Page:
- September 2009 -
Fall is here and it’s not just a great time to watch the leaves change colour – it’s the perfect time to add some to your family tree.

We’ve added several new collections this month, including 3 New York record collections to celebrate the discovery of the Hudson River, the Ontario Marriages by Clergy collection, the British Prisoners of War collection and more! Now get comfortable and celebrate autumn by leafing through this exciting edition of our newsletter.
FEATURE STORY: Discover Your New York Heritage
New York gave us some of the world’s
most interesting people—your ancestors.
In 1609, Henry Hudson changed the world when he explored the river valley between Albany and New York City. The river named for him became an important waterway. At the mouth of it stood Ellis Island, the immigration port that welcomed more than 12 million immigrants to America. Now, on the 400th anniversary of Hudson's discovery, we're combining some of the most significant records from New York history to celebrate the people who made this state so fascinating.

Because millions of people immigrated through New York, there are millions of us who can trace our ancestry back to this cultural, philosophical and religious melting pot.

In honour of the 400th anniversary of the discovery of the Hudson River, we have added three more record collections from New York: SEARCH NOW
The Ancestry World Archives Project (AWAP) gives people everywhere a unique chance to help save the world's historical records - millions that might otherwise be lost. As part of this exciting project, we're looking for volunteers to help key new material.

In This Issue

Search for Free
Search these historical collections and you can experience Ancestry search without subscribing. Maybe you'll find someone in your family?
New York City Immigrants, 1890
Australian Convict Index, 1788-1868

Don’t keep your holiday family traditions a secret. We want to hear all about them. Tell us what you’ve discovered about your family holiday traditions with the help of Ancestry.ca. Go ahead and send us your story, even send us the family recipes and we might even feature it in our newsletter.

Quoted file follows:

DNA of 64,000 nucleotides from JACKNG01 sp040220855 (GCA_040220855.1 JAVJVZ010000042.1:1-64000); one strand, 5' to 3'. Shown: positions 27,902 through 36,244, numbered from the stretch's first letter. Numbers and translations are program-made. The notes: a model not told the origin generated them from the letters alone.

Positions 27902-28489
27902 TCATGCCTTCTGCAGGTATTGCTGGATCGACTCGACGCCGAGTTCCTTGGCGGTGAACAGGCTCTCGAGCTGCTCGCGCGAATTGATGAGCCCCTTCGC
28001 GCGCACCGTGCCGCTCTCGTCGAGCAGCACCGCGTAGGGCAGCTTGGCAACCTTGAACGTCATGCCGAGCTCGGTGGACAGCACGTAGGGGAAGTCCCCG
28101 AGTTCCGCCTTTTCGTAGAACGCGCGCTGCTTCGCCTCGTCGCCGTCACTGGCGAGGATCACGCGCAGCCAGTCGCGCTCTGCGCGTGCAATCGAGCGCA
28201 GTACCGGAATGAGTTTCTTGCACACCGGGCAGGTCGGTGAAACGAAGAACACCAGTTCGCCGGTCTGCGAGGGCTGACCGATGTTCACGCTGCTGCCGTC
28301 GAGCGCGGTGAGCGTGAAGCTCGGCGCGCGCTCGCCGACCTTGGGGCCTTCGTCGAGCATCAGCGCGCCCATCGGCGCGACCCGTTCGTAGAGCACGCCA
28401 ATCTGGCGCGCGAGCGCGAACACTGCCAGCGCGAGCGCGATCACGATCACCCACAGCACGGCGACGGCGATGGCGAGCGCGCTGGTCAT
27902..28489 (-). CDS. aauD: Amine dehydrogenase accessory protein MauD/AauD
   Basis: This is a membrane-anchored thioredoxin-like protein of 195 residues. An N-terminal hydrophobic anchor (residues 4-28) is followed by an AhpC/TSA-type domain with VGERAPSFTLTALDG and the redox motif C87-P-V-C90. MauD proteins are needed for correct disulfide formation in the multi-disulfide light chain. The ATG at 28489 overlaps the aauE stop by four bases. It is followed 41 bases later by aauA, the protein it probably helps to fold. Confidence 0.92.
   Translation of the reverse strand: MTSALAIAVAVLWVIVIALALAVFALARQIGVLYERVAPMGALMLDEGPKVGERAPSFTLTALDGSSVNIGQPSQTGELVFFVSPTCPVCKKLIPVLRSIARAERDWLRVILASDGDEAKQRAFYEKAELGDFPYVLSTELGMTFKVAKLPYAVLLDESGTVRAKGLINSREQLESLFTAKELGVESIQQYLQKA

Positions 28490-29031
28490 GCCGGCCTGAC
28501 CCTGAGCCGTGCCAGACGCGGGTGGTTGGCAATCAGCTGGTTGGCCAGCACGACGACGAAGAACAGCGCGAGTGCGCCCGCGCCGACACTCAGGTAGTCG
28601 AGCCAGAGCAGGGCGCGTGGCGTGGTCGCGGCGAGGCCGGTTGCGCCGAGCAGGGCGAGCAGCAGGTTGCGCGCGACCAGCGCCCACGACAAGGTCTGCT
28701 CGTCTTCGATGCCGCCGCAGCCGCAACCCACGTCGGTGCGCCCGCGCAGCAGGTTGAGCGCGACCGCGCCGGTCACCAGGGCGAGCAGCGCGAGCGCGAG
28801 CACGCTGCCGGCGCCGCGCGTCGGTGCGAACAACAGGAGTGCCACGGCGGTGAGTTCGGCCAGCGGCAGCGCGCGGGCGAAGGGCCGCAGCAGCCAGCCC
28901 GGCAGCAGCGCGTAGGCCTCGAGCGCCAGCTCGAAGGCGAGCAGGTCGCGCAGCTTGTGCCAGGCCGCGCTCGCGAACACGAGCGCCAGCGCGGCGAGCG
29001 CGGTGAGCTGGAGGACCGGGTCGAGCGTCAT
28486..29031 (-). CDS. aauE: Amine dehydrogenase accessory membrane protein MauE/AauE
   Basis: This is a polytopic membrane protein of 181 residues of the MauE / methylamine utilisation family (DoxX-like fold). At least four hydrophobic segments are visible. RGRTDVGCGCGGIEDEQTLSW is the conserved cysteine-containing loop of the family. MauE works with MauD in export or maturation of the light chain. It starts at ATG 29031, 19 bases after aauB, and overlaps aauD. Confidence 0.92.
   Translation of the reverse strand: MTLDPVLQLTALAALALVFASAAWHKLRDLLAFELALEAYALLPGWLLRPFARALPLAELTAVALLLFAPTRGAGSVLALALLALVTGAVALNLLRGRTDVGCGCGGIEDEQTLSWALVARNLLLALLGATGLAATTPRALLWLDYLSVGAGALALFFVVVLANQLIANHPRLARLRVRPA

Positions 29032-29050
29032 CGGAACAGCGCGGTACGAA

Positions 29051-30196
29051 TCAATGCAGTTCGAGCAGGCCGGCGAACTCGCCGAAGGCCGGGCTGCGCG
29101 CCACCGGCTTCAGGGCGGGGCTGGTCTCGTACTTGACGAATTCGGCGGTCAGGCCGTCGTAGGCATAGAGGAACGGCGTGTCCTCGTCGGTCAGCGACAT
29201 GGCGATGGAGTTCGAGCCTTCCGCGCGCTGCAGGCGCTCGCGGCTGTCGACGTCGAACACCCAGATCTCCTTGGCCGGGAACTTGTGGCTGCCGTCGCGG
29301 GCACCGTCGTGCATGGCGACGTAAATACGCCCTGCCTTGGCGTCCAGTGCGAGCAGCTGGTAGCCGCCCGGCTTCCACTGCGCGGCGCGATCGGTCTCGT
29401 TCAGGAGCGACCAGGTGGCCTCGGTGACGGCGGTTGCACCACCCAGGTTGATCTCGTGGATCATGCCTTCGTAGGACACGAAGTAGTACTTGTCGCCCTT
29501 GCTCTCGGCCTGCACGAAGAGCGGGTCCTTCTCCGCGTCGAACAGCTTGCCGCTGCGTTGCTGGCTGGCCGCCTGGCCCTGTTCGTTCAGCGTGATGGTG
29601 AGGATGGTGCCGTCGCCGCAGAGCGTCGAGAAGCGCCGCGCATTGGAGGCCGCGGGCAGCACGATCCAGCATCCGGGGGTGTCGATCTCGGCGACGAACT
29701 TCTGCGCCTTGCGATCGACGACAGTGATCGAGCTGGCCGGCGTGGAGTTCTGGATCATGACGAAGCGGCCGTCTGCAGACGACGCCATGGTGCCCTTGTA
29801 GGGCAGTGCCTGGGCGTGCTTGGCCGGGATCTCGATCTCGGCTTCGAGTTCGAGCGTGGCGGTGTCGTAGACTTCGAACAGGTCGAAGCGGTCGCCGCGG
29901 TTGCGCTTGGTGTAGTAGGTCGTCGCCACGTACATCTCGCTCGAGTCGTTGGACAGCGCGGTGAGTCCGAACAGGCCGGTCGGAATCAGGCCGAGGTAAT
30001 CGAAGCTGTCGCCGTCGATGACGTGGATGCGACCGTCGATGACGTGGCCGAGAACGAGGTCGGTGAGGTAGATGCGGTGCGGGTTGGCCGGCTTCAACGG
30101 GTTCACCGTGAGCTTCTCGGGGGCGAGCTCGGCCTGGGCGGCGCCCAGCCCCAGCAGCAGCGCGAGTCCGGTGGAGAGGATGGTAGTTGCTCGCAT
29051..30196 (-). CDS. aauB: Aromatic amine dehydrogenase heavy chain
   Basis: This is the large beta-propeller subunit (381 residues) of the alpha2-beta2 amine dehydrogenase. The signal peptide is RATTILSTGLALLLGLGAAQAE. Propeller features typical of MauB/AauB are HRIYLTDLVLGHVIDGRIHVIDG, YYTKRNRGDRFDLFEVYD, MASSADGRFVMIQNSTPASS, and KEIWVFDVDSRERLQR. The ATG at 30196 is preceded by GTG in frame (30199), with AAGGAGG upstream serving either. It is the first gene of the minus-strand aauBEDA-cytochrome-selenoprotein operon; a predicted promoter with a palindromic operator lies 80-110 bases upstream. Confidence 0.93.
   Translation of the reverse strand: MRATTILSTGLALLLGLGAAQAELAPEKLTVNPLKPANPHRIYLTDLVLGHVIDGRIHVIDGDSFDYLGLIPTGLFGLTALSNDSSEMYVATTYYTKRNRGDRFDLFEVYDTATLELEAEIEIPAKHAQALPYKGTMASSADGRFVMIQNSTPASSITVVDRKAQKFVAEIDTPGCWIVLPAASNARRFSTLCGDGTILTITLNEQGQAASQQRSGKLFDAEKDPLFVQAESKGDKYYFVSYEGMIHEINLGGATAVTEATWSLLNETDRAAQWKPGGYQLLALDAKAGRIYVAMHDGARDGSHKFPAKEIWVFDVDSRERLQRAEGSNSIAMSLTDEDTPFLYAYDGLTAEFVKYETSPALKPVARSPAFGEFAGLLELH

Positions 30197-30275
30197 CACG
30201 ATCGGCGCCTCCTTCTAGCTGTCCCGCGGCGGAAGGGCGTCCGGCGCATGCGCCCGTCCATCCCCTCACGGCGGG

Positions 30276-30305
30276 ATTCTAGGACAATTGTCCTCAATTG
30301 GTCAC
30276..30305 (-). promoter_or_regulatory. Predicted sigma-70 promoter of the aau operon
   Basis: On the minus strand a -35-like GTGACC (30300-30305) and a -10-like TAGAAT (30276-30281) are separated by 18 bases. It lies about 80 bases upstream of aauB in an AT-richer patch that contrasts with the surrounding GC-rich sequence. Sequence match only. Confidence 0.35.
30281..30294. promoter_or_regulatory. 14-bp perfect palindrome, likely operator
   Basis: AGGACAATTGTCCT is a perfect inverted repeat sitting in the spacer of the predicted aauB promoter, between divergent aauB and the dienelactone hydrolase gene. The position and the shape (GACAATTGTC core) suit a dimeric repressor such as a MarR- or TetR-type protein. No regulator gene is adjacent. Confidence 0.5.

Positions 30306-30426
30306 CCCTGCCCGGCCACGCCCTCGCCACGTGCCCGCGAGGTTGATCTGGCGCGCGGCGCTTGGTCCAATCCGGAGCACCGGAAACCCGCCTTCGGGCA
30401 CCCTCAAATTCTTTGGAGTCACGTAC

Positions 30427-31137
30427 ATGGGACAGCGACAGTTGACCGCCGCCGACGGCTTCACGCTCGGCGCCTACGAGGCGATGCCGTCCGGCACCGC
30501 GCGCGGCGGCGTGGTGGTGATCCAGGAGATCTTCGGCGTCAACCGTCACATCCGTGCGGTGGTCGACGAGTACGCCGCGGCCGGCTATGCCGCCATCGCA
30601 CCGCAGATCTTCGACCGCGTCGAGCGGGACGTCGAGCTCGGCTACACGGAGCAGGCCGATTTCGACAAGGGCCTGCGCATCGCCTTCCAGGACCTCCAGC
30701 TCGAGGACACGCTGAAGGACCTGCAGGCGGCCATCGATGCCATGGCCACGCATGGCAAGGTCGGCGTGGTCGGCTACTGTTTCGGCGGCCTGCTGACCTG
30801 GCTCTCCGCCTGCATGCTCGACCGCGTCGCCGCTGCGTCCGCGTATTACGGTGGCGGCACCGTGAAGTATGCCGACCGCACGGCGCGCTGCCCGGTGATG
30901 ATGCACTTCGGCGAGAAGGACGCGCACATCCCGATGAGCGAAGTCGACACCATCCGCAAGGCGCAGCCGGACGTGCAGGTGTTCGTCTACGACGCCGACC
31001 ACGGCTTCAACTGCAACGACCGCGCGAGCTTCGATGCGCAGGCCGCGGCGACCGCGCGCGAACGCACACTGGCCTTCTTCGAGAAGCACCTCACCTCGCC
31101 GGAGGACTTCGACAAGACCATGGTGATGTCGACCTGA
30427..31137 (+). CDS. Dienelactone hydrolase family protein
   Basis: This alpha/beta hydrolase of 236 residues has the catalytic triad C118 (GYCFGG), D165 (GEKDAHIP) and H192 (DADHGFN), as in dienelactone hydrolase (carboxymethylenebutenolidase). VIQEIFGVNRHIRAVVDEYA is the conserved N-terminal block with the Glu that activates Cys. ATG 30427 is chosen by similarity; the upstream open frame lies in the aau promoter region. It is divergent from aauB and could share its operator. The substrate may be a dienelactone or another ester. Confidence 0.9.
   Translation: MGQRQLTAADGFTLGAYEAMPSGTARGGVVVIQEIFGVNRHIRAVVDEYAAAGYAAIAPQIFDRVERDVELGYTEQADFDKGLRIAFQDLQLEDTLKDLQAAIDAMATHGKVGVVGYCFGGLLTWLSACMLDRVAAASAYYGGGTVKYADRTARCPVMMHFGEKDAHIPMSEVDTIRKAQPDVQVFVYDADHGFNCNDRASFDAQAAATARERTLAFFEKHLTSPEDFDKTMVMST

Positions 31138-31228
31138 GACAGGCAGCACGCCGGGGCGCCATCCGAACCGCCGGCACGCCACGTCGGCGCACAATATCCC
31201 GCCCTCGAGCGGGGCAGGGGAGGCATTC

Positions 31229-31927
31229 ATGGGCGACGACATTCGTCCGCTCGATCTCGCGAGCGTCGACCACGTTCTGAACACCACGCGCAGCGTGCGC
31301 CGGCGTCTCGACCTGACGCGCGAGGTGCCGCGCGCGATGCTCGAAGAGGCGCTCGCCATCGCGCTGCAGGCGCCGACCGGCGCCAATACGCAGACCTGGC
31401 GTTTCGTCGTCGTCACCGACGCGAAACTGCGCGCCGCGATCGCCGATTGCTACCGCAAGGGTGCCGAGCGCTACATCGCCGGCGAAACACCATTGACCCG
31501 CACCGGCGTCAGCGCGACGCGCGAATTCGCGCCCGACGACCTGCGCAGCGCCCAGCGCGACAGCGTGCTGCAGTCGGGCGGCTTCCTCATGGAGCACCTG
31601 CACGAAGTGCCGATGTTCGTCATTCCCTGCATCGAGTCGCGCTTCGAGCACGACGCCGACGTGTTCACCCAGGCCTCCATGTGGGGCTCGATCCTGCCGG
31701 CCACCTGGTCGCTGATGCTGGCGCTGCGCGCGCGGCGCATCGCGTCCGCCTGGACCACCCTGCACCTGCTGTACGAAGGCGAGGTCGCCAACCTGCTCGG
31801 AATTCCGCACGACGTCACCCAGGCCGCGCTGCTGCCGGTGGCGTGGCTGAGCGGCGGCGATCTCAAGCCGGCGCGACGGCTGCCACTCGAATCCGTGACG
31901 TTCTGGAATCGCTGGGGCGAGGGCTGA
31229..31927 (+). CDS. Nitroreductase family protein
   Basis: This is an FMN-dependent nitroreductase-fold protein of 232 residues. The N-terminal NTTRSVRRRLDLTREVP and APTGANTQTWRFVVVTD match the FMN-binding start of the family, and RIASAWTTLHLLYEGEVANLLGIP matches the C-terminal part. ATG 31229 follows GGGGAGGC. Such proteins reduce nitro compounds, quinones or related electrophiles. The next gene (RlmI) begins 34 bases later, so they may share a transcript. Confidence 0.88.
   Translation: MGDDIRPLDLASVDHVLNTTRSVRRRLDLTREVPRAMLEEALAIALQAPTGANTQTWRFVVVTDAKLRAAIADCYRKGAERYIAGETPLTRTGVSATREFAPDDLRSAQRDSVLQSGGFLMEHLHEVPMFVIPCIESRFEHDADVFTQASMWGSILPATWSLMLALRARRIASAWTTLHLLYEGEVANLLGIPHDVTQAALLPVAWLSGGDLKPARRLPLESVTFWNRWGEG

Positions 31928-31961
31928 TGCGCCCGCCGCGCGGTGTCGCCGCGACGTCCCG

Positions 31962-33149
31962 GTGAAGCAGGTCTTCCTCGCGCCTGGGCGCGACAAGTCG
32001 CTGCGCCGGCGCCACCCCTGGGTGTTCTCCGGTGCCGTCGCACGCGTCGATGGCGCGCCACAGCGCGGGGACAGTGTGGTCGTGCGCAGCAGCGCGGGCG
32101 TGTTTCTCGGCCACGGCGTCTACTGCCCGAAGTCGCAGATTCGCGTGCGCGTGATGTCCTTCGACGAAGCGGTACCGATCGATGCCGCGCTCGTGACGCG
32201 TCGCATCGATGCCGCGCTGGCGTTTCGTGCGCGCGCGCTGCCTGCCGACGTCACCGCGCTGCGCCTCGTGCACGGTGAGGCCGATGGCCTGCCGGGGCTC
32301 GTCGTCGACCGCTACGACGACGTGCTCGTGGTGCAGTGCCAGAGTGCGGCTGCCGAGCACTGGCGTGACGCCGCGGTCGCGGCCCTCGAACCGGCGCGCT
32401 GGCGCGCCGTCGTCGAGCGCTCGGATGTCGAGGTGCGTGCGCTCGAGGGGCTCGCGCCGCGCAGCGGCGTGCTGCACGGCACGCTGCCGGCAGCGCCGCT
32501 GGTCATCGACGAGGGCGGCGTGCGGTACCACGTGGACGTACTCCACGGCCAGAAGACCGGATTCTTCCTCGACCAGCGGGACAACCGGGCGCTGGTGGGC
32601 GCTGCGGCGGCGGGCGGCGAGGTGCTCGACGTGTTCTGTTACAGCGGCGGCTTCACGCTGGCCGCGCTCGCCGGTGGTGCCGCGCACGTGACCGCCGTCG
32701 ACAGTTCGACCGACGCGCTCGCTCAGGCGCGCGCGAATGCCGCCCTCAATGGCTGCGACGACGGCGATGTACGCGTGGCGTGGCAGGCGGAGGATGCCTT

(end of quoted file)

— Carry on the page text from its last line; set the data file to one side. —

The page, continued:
Look for your family’s dark past within this collection, made up of the trial registers of more than 97,000 convicts. Each register includes details of the crime, the full name and age of the accused, the location of the trial and the judgment passed.

The registers include:
• 900,000 sentences of imprisonment
• 10,300 executions, including one of a boy aged just 14.
• Irish and Scottish criminals tried within England and Wales during this time
• And a number of notorious criminals appear in the collection as well.

NEW COLLECTIONS: Available for Canadian Deluxe and World Deluxe Members

Ontario, Marriage Registers by Clergy, 1896–1948

After the Registration Act was passed in Canada in 1896, clergymen were required to record vital events for all the individuals in their charge. This collection contains 18 volumes of marriages recorded by clergy in Ontario, Canada. The records include the name of the bridegroom and bride, age, residency when married, place of birth, parents’ names of bridegroom and bride and place and date of the marriage. This collection was keyed on Ancestry.ca by our World Archives Project contributors.

NEW COLLECTIONS: Available for World Deluxe Members
UK, British Army Prisoners of War, 1939–1945